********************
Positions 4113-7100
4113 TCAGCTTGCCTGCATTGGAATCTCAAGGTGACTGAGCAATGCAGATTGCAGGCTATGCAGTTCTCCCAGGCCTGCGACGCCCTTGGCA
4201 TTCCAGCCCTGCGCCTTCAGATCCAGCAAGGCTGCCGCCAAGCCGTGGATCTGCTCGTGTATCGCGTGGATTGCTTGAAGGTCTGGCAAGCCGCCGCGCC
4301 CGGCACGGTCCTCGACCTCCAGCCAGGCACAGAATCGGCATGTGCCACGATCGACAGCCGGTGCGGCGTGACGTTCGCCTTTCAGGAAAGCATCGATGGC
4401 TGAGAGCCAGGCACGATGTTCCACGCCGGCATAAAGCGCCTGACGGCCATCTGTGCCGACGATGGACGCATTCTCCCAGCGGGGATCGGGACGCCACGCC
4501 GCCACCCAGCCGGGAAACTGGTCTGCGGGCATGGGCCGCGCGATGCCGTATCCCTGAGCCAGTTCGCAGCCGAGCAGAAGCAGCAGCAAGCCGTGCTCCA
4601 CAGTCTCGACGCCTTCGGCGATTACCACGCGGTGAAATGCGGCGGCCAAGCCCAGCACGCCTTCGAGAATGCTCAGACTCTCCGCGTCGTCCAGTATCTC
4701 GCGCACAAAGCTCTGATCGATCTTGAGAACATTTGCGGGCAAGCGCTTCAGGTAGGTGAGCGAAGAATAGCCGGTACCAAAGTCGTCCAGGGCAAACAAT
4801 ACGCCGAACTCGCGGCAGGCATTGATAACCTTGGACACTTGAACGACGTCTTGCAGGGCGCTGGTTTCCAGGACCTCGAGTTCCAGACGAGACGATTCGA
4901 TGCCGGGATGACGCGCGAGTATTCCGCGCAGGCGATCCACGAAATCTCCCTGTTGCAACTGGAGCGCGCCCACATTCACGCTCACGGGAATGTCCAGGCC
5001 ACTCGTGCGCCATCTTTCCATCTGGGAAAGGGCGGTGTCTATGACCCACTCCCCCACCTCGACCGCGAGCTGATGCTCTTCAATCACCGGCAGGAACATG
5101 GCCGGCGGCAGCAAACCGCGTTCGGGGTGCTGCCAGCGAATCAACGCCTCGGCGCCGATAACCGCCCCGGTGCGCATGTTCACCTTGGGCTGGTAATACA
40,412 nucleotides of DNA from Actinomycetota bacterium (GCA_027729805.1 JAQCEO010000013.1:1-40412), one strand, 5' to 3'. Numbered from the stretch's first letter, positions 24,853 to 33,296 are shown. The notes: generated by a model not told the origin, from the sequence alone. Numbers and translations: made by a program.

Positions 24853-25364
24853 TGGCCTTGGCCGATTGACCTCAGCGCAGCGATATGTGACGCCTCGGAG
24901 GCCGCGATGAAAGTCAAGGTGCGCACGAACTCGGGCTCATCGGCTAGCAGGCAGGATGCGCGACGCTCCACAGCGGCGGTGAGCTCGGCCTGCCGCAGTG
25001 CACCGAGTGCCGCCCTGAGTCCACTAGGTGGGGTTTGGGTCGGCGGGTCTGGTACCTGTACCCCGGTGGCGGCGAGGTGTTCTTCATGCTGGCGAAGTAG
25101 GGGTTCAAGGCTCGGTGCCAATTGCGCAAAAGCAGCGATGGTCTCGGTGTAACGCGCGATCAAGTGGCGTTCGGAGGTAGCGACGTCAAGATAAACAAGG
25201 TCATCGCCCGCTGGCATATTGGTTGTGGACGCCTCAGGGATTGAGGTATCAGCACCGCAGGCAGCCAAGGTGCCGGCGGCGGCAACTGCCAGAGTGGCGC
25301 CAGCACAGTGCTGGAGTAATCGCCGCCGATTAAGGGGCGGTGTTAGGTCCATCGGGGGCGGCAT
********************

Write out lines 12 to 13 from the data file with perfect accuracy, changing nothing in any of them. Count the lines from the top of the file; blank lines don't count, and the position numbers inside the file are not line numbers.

5101 GCCGGCGGCAGCAAACCGCGTTCGGGGTGCTGCCAGCGAATCAACGCCTCGGCGCCGATAACCGCCCCGGTGCGCATGTTCACCTTGGGCTGGTAATACA
40,412 nucleotides of DNA from Actinomycetota bacterium (GCA_027729805.1 JAQCEO010000013.1:1-40412), one strand, 5' to 3'. Numbered from the stretch's first letter, positions 24,853 to 33,296 are shown. The notes: generated by a model not told the origin, from the sequence alone. Numbers and translations: made by a program.